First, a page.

It’s no secret why the Labrador Retriever is America’s number one family pet. Their low maintenance and wonderful temperament make them a perfect family addition. When looking for a family dog, the amount of maintenance (i.e. grooming) is often a big consideration. Labs do not usually require trips to the grooming parlor once a month like many breeds of dogs do. You can take care of your labs grooming needs right at home using your own bathtub and tools, and not have to spend a lot of time doing it either!
Labs love to be brushed, although brushing doesn’t need to be done everyday. Usually once or twice a week will do. During the shedding season (fall and spring), you may want to brush three or four times a week. This will eliminate having hair everywhere! Brushes with nylon or natural bristles work best. During the shedding season, however, you may want to try a shedding blade, generally used for horses. The small teeth in flea combs also work great for getting all the dead hair out at anytime of year. Even if your lab doesn’t have fleas, you may want to try the flea comb trick for a real good brushing.
You should also give your lab a bath when he or she really needs it. Usually twice a month will do. Bathing your lab too much will dry out his skin. Most “doggie” shampoos do the trick for bathing. You may or may not want to use a conditioner on your dog. Usually a conditioner is not necessary. If your lab likes to get dirty a lot in between baths, simple water will work to get the dirt off, so not over bathe your dog. When you have finished bathing him; dry him off the best you can with a towel. Special hair dryers that attach to the outside of your dog’s crate can be purchased for the winter months.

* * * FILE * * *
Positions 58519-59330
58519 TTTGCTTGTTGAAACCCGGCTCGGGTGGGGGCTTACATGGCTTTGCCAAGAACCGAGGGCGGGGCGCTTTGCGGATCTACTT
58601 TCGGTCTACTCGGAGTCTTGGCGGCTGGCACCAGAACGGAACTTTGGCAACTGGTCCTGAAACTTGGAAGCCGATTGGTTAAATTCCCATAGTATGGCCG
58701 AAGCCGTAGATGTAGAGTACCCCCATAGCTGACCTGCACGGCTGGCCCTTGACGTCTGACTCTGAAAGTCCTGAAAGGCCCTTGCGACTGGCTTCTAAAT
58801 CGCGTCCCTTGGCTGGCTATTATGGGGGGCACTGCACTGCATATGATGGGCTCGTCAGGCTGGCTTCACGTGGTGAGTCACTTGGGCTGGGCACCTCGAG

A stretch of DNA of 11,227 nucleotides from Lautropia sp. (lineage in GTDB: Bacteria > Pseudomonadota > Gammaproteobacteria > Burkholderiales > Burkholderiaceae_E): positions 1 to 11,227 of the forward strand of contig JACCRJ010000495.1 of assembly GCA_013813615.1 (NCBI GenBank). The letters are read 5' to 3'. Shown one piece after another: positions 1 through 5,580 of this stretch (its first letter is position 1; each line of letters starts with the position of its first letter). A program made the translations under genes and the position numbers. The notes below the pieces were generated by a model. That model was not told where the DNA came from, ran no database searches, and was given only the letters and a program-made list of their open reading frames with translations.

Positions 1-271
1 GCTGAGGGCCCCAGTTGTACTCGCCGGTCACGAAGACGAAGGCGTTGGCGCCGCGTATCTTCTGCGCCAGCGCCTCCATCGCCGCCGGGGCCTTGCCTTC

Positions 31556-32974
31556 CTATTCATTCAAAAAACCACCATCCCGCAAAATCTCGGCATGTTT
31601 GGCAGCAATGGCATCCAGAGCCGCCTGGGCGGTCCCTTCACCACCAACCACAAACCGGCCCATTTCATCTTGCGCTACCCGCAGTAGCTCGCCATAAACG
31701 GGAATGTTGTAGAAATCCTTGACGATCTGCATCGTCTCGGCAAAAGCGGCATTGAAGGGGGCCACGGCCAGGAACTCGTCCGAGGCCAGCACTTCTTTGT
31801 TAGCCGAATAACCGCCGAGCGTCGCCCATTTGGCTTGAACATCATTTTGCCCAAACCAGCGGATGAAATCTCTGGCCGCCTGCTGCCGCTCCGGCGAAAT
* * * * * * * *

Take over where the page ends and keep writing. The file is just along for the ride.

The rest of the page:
When you give your lab a bath, you should check his eyes and ears. Look to see if there is any discharge or irritation in the eyes. If there is a discharge, you can take a cotton ball with boiled water on it, allow it to cool, and then carefully wipe around the eye to remove discharge. If you see irritation in the eye, you should contact your veterinarian. Your lab could have an infection that needs medical attention. The ears should be cleaned out with a dry cotton ball every time you bathe your dog. Simply wipe the dry cotton ball inside the ear. Don’t worry about getting deep into the ear. Only clean what you can see with the naked eye. If the ear appears red and irritated or has an odor coming from it, call your veterinarian. Your lab might have an ear infection. Because lab’s have ears that don’t get much air exposure, they are more prone to infections.
Last, but not least, you should trim your dog’s nails. This only needs to be done every three to five weeks. You should use a large breed dog clipper. Take off just the end of the nail where it starts to curl under. If you cut too much the nail will bleed! If this happens, you should use styptic sticks to stop the bleeding. These are available in most pet stores. By trimming the nails often you will train the quick in the nail to recede. By training the quick to recede, you will have less of a chance of making your lab bleed. Also, walking your lab regularly on pavement will help keep the nails short.
So, as you can see, labs are fairly low maintenance. You can make your lab look great by grooming him yourself right at home. Grooming does not require that much of your time either. This leaves you and Rover time to do more important activities, like fetch!!